China Insurance Watchdog Vows to Severely Punish SpeculatorsBloomberg News
CIRC to curb ‘aggressive’ pricing, high returns of products
Regulator’s Chairman Xiang Junbo speaks in briefing in Beijing
The chairman of China’s top insurance regulator vowed to impose “stringent” rules and “severely” punish short-term speculation by insurers, the latest sign of tightening controls on the nation’s industry.
The watchdog will also curb “aggressive” pricing and the “unreasonably” high returns of some insurance products, Xiang Junbo, Chairman of the China Insurance Regulatory Commission, told reporters in Beijing on Wednesday. Insurers shouldn’t attempt to interfere in the management of listed companies, Xiang said.
The CIRC “will never allow insurance to become a rich man’s club, let alone allow financial crocodiles to use insurance as their channel or hideout,” Xiang said. Any insurer that “challenges the regulatory bottom line, tarnishes the industry’s image or harms the people’s interest” will be driven out of the market, he said.
The regulator since last year has tightened curbs on investment-type policies and restricted insurers’ acquisitions of listed companies, seeking to rein in systemic risk. Rapid sales of such products, typically short-term, in recent years have heightened liquidity risks, and some smaller insurers used the proceeds to embark on a buying binge in the stock market, embroiling developer China Vanke Co. in a tussle for control.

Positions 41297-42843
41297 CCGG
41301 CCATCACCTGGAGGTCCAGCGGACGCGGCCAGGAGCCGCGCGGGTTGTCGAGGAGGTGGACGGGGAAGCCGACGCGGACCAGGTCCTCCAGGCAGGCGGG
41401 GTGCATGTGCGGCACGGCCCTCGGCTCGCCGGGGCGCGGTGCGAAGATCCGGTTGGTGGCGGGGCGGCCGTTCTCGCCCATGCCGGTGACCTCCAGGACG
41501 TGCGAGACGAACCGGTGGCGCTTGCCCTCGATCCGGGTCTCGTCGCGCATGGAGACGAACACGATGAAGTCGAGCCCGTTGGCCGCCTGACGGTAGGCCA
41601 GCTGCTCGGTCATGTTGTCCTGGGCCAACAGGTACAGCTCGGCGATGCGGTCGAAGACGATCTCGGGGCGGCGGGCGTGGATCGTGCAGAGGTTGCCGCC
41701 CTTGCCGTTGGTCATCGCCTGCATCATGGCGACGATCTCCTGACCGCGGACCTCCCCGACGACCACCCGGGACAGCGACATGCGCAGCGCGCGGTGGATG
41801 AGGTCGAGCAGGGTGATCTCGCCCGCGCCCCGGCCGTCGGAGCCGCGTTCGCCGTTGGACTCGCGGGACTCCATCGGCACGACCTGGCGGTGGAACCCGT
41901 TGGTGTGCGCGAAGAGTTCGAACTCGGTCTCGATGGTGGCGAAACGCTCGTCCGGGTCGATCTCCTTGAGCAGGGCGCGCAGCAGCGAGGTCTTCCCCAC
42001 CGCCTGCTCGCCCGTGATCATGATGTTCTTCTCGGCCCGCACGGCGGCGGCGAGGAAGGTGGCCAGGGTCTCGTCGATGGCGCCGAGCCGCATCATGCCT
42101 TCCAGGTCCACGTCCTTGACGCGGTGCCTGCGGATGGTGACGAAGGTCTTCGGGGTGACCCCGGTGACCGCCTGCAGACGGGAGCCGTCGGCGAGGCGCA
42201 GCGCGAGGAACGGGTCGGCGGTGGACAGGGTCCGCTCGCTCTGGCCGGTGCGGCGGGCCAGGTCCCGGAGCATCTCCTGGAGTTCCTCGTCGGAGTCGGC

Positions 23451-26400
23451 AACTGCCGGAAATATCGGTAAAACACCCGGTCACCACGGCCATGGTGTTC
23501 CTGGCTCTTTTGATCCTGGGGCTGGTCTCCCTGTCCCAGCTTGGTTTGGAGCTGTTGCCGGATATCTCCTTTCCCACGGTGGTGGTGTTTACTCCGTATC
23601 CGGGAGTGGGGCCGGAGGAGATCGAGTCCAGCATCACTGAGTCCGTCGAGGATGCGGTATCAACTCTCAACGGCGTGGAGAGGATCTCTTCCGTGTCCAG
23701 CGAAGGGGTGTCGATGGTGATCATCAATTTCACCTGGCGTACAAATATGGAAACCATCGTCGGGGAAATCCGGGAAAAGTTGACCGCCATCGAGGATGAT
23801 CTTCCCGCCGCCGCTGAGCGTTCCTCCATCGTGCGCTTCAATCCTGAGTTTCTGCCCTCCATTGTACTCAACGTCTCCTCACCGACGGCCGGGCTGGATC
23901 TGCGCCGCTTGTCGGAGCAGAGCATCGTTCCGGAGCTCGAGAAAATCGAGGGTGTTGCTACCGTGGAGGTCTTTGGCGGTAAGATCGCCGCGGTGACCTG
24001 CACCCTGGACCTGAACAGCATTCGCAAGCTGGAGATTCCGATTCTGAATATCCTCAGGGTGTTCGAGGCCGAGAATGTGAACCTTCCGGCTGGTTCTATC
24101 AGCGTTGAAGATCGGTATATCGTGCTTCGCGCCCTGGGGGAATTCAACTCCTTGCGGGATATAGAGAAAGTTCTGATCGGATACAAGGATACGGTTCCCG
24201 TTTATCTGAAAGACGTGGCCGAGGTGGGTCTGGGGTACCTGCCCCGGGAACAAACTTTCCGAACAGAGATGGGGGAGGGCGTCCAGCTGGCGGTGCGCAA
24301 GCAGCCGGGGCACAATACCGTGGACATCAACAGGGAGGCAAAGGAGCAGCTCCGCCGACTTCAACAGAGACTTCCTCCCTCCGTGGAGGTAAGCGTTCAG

The regulator in December suspended Foresea Life Insurance Co., which was involved in the fight at China Vanke, from selling new universal-life policies and froze new stock purchases by Evergrande Life Insurance Co., after the nation’s top securities official slammed leveraged stock acquirers as “robbers.” The watchdog then released a draft rule that would cap a single shareholder’s ownership in an insurance company at 33 percent, down from 51 percent currently.
In January, the CIRC issued new rules banning insurers from jointly acquiring listed companies with investors from other industries. When acquiring control of public companies, insurers also need to seek regulatory pre-approval, use their own money, and limit targets to the financial industry or insurance-related businesses with stable cash-flow expectations, according to the new rules.
Even as it clamps down on risky industry practices, China is considering easing limits on foreign ownership in life insurers, people familiar with the matter said earlier this week. The government may raise the long-standing 50 percent ceiling on an overseas life insurer’s stake in their local joint venture or let them wholly own a local unit, the people said, declining to be named as the discussions are not public. No final decision has been made, they said.
— With assistance by Dingmin Zhang